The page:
These are women that not only do important scholarship but also put that expertise to direct community benefit and use with Sikh organizations and initiatives across the world. They are not, as some accused, the “dil saf” crowd, I can assure you of that. They do seva for a community they love, and when they wish to share their experiences dealing with patriarchy in Sikh spaces, we should listen.
We do not have to agree on everything, and there are real differences worth real debates - our space is home for that. But lived experiences cannot just be dismissed with insults and personal attacks, which is what all four of them experienced from some as a result of their writings for Baaz.
Bullying is not a form of debate. Mockery is not a form of debate. And, as the Baaz team, we will not tolerate it either.
It is not easy to put yourself out there. To put your thoughts into words, publish them in a public forum, and defend your position from a challenge. It is not easy, but it is necessary. No one is signing up for abuse though.
Alienating those you disagree with, especially those coming from a space of good faith and experience in the community, is not constructive. We need more folks to feel comfortable sharing their thoughts or seeking understanding, not less. I looked back at Manvinder’s tweets replying to some critiques as I prepared this From The Editor piece, and she was respectful and patient with those engaging her - even as some others began to personally insult her.
There is a clear double standard. That is obvious to me.
Eric Singh @Erk_SinghInTrSometimes they do their work more silently than, say, @JaskaranSandhu_, who I have never seen get these kinds of attacks for being a mona man.
As a mona man, I have never faced this kind of abuse even though I have said my share of debatable things. I acted as the Executive Director for a large Sikh advocacy organization, an organization I have actually held leadership roles in for almost 10 years now, without ever really being questioned why or how that is possible as a mona. I have been asked to speak on behalf of Sikhs in media, at events, on panels, and more. I often receive a lot of love on Twitter when challenging false narratives from the Indian state or western media. Not once was I told I am not a Sikh. Or questioned why I identify as a Sikh. Or been told that my opinions matter less as a mona. Everyone accepts and understands that I am on the path, that I love my community and Sikhi.
These four women, their opinions, their research, their community work, deserve that same level of respect. The experience they shared in “It Is Time For Change, Reflections From Sikh Women In Sikh Studies” is one commonly experienced by many Sikh women in community spaces. I have personally heard them over and over again from a decade worth of grassroots engagement. Do not ignore or dismiss the larger message.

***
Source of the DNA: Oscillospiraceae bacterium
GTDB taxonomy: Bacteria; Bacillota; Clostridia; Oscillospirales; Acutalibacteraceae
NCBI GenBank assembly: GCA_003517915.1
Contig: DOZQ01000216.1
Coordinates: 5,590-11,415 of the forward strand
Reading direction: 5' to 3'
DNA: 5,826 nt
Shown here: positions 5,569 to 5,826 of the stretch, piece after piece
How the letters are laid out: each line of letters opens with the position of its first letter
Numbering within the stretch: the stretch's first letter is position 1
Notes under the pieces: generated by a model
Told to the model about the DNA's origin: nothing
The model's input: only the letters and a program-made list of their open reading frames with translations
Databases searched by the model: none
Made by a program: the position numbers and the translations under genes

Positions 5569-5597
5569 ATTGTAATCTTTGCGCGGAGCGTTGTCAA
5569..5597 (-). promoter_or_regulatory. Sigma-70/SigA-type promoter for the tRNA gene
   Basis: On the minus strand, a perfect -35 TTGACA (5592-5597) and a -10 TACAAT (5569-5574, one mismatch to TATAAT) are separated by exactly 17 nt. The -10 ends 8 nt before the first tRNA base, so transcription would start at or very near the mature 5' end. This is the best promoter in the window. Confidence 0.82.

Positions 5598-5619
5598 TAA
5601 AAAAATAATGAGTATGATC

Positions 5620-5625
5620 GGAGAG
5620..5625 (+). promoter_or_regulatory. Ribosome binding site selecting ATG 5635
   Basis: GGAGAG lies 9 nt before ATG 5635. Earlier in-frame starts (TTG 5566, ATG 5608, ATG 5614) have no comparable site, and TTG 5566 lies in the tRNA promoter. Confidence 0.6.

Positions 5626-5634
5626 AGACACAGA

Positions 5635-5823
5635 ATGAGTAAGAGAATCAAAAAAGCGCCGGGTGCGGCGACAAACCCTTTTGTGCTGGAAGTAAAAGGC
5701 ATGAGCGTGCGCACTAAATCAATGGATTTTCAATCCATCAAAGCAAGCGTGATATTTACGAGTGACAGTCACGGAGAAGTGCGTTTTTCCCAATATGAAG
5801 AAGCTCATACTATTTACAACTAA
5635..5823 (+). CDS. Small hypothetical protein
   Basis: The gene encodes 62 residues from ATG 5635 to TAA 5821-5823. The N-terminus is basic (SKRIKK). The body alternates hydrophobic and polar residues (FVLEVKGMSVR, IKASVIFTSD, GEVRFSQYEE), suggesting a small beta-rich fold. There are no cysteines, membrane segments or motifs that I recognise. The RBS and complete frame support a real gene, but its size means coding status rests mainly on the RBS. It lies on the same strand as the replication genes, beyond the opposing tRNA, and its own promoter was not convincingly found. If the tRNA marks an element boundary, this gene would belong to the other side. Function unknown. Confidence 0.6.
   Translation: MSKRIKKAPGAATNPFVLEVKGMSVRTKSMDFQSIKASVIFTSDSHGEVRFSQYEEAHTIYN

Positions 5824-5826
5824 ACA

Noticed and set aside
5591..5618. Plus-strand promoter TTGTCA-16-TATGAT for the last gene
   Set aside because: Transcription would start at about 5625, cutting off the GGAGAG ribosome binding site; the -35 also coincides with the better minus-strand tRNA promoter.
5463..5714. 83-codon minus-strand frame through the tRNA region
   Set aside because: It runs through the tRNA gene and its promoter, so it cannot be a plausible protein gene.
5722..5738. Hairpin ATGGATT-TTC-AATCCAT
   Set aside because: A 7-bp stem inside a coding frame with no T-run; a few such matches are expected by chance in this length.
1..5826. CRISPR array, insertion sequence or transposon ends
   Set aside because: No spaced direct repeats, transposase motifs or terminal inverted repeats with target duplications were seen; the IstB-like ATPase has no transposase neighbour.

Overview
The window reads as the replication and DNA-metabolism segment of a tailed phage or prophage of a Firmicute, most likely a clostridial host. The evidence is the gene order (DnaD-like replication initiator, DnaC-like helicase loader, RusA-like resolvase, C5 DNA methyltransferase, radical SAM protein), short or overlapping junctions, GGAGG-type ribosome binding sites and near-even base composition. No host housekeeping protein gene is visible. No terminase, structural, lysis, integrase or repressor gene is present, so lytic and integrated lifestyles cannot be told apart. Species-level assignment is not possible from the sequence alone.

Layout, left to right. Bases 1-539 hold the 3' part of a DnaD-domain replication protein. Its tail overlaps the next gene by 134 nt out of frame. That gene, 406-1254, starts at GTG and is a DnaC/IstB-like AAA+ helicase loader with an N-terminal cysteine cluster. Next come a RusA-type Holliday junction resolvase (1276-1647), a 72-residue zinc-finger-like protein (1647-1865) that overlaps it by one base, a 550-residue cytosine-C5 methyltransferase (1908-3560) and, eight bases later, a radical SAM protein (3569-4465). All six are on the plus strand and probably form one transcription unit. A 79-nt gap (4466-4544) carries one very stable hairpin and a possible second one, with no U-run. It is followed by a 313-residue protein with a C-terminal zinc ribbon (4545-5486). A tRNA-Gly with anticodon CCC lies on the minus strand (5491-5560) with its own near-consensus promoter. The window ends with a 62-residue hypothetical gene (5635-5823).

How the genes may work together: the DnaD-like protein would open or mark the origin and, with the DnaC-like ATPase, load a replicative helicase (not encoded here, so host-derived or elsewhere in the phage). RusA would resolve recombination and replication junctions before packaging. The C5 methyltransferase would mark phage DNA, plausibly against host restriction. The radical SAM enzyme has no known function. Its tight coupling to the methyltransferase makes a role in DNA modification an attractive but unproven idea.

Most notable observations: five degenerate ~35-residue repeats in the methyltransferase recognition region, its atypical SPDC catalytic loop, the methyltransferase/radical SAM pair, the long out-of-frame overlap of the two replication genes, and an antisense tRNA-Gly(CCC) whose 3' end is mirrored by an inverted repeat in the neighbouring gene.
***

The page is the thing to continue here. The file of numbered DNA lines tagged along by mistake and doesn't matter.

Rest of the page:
We will make mistakes as individuals, and as a team and outlet. If you see something you do not agree with at parts or completely, this space is open to hearing your rebuttal or critique. We are happy to publish it. In fact, we have had multiple people reach out to us with an interest in adding their opinion to the conversation. That is what we want Baaz to be. A place for the community to come together in the diaspora. We do not want people retreating to their corners of the internet, we do not want echo chambers, we do not want alienation.
This week will see some more great content and writing from folks around the world. I hope that you not only continue to give us the kind of support you have but that you also consider writing for us and sharing your opinion on matters that impact our community today.
In chardi kala.
Jaskaran Sandhu hails from Brampton, Canada, and is the co-founder of Baaz. He is a Senior Consultant at the public affairs agency Crestview Strategy. Jaskaran also previously served as Executive Director for the World Sikh Organization of Canada and as a Senior Advisor to Brampton’s Office of the Mayor. You can find Jaskaran on Twitter at @JaskaranSandhu_
Baaz is home to opinions, ideas, and original reporting for the Sikh and Punjabi diaspora. Support us by subscribing. Find us on Twitter, Instagram, and Facebook at @BaazNewsOrg. If you would like to submit a written piece for consideration please email us at email@example.com.